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Analysis of the property markets and where they are likely to be going. -- Lisbon.

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Lisbon Update

A month or so back I answered a question about buying property in Lisbon. Here is an update that might help concentrate the mind on this question.

13% of the Portuguese work force is on the minimum wage, which is €485 a month, or about £95 a week. The number of people out of work in the country is hovering around 17%, with the highest unemployment in Lisbon itself, at 18.5%. Looking towards the future, no less than 40% of the under twenty-fives are out of work.

The only future for Portugal at the moment, and there is no change in sight, is for a worsening of those figures, with the country gradually getting poorer and poorer. The alternative is for a drastic reduction in the population, which will have a serious effect on house prices.

My own view is that the population of Portugal needs to shrink by 25% rather quickly in order for the standard of living to rise. Luckily, the country's birth rate is down, and that goal may well be achieved over the course of the next fifty years.
With the increase in the speed of automation, the increase in the erosion of jobs by machines, and the rise of robots in industry, and even the service sector, the job market is going to contract considerably over the next fifty years.

Agriculture has lost 80% of its workers over the last hundred years. Industry is losing jobs at an alarming rate due to automation, and the service industries will be next. The only growth area in jobs is the high end technical, and, because of Portugal's low grade educational system, those jobs will not be coming to Portugal in any significant numbers.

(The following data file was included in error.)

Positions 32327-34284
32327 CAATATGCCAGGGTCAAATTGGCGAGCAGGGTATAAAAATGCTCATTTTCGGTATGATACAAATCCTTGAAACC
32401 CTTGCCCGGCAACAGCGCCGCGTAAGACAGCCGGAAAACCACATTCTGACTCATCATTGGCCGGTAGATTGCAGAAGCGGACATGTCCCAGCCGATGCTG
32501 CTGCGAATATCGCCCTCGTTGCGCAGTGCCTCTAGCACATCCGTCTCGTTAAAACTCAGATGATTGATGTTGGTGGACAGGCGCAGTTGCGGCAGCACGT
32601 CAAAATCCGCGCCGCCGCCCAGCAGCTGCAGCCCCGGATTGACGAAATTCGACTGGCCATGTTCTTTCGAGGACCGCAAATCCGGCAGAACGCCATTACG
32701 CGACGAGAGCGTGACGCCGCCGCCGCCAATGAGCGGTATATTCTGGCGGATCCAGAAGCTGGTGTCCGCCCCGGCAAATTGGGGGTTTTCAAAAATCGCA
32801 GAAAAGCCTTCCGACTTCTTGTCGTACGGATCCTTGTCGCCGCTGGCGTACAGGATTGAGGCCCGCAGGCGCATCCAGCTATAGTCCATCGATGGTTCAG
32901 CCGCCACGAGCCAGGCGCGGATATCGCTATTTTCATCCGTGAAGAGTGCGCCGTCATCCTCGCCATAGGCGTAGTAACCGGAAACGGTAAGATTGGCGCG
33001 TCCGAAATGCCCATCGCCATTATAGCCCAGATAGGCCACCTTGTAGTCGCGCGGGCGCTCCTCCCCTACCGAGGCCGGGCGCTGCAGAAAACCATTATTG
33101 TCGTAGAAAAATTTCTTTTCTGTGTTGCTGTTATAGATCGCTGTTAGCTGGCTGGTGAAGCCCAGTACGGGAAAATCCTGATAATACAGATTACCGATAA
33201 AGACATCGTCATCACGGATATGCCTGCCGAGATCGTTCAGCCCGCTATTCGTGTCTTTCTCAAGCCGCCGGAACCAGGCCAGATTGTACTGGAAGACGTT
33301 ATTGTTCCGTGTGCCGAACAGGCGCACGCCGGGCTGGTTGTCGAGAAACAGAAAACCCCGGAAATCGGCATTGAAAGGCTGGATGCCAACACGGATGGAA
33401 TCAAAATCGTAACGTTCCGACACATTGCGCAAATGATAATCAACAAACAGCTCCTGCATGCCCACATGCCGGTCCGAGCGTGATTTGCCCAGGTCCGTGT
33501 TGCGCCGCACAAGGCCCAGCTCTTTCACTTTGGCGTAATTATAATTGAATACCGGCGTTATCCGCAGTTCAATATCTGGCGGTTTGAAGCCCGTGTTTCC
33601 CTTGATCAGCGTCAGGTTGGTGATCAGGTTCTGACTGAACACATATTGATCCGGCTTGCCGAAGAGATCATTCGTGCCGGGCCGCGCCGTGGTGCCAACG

Investing in Portugal is investing in a contracting market. Let's be sensible here. How on earth can a country expand when 40% of younger working age people are out of work, and automation is increasing apace? Going forward, that figure has to worsen. At what point does the support system cave in? Heck, it's caved in already. The country cannot survive alone. Tax receipts nowhere near cover annual expenditure so the country has to borrow by issuing bonds, money it can never hope to pay back. Not only that, but they cant even survive with all those loans, they still have to borrow from the ECB. Economically apeaking, Portugal is a black hole that sucks in money it can never repay. The country is effectively mortgaged to Germany. Portugal is going back to being a country of serfs.

I dont know about you, but I dont want to buy into that scenario.

As regards business, I did point out that the government is rather good at raiding bank accounts or blocking them without recourse to law. Let me update you on that little wheeze as well.

I quote from the Algarve Daily News (algarvedailynews.com/):

"With the new Civil Procedure Code coming into force last September claims against debtors have become swift and easy to execute with no need for the debtor actually to have his case looked at by a judge, and no opportunity for the alleged debtor to argue his case.

"Since September 2013, 51,811 bank accounts have been raided with an estimate that by the end of 2014, €250 million could have been taken from bank accounts.

"This cross-checking of personal information has enabled the substantial increase in the number of seizures which totals €773,000 for every working day."

When judging where to do business I keep emphasising that the most important metric to check is whether the government of a certain country is your friend or your enemy. In Portugal, if you are in business, the government is your enemy. Do business here at your peril.

john clare

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